You started sitting up on August 19th, and got really good at it within a week. You started your first semester at the Little Gym. It's really fun to work with you in your class, and your teacher, Miss Cat, has been your big sister's teacher since she was 9 or 10 months old. Unfortunately, when we go everyone wears masks, but I don't, so none of the other moms want to be around us or bring their baby near us. I'm really sorry about that. It's a crazy world you have been born into, during a really strange and outrageous year specifically. People are scared. It still makes me sad that this happens at your infant class though. But I promise you, you and I have fun nonetheless, and your teacher is wonderful and is super sweet. She always talks with mom, and comes up to chat with you, and even pops her mask down for a second to peep a smile at you. That makes you light up, because you love seeing other people smile.
You've started eating new foods. Avocado was your first food on Aug 16th and then you had peas on the 29th, and sweet potatoes on Sept. 7th. You really like sweet potatoes. You make some funny faces eating avocado and peas. You love eating though. You sit in your high chair at the table with the family, and you're so happy being able to do this now. You're constantly grabbing at everyone's food and drinks, especially Clara's. You want everything she has. She's eager to share with you, so we have to watch that she doesn't give you anything you aren't ready for yet. You're very motivated to eat and try foods, so we're having fun trying more foods out.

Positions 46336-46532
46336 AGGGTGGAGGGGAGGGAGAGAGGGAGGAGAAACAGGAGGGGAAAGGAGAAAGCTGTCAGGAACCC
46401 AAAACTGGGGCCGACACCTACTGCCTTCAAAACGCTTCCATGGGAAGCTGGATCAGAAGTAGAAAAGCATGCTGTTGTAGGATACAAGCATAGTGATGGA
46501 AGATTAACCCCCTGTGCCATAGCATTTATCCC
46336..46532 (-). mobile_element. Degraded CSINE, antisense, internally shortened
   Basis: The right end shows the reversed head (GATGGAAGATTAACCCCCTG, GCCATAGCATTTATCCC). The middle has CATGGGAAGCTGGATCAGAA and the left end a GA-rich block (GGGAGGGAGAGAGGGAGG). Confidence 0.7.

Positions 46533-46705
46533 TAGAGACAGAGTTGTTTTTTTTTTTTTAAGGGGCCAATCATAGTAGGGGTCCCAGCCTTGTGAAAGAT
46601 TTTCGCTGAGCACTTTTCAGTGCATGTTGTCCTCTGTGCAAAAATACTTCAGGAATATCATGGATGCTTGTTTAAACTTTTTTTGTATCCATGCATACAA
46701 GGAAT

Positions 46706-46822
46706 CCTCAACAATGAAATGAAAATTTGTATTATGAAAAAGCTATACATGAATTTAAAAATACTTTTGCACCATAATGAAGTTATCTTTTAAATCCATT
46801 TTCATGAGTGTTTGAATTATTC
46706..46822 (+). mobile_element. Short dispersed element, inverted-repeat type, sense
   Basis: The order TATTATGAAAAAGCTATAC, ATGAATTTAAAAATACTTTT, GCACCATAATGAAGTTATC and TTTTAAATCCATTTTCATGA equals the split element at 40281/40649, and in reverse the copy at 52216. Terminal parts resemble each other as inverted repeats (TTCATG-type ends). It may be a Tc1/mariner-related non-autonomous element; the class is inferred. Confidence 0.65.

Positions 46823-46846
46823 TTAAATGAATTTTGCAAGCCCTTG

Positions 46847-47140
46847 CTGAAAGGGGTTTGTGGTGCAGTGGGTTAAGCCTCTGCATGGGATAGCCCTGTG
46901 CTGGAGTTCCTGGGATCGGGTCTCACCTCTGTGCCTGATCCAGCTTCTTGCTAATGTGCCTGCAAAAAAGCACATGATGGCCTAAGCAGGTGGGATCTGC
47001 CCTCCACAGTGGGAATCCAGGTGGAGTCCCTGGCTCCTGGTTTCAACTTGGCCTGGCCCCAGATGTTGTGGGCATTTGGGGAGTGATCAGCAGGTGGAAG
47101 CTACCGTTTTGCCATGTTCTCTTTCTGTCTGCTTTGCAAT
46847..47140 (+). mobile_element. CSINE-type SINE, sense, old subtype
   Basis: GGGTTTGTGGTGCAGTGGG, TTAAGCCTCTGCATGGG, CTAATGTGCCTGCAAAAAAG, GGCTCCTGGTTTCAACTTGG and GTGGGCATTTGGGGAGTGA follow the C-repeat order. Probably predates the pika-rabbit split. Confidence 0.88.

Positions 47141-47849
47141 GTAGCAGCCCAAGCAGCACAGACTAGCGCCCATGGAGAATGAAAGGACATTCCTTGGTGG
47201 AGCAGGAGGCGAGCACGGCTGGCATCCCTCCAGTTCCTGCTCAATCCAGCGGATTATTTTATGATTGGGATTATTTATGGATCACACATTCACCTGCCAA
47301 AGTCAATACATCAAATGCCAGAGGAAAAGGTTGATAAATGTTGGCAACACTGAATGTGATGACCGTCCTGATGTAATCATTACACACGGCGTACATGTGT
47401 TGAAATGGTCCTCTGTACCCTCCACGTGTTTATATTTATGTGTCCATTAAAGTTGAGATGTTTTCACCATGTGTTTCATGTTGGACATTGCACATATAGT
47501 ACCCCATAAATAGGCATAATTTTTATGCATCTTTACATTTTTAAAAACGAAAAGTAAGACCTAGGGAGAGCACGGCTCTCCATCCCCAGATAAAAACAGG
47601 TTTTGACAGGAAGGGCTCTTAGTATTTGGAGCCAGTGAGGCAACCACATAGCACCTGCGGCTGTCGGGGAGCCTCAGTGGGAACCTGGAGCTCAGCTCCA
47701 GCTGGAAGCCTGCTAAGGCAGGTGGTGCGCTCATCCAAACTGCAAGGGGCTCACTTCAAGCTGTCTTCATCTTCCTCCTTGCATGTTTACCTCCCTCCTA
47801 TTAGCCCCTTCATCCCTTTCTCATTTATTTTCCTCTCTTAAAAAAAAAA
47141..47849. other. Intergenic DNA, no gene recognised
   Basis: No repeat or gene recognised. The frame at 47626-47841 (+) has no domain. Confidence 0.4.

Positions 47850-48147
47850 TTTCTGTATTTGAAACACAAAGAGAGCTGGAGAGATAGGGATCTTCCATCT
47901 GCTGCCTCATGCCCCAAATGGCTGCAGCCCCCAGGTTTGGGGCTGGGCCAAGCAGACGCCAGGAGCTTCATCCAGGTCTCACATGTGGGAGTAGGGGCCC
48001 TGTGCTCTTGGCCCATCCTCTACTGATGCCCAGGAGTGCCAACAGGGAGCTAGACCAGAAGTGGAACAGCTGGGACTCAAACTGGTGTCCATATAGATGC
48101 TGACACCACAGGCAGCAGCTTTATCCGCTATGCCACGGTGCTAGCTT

Well, that's your update for now. You're so dearly loved, sweet girl.
*photos taken 9-13-20, turned 7 mos on 9-12
Jack and I hit our 5 year wedding anniversary on the 11th. We decided to finally have our first date in over 4 years a few nights after our anniversary. With Clara, Jack was always too hesitant to let us leave her to be babysat. But he finally said okay, and we had grandma Lynn and Grandpa David watch you and your big sis for a couple of hours, while we went shooting at the range. It was good for us to go out, but we missed you and your sister a lot in just a couple of hours. You girls had a lot of fun though, and your step cousins were there to play with.
Stella you're a great sleeper so far. You're so taken with Clara and just adore her. You babble and like looking at yourself in the mirror. You roll front to back, and are starting to do this in a way that moves you in a circle.You are curious about emotions, like when Clara cries and you respond to laughter with a big a smile.
Everything Allison Attitude 2020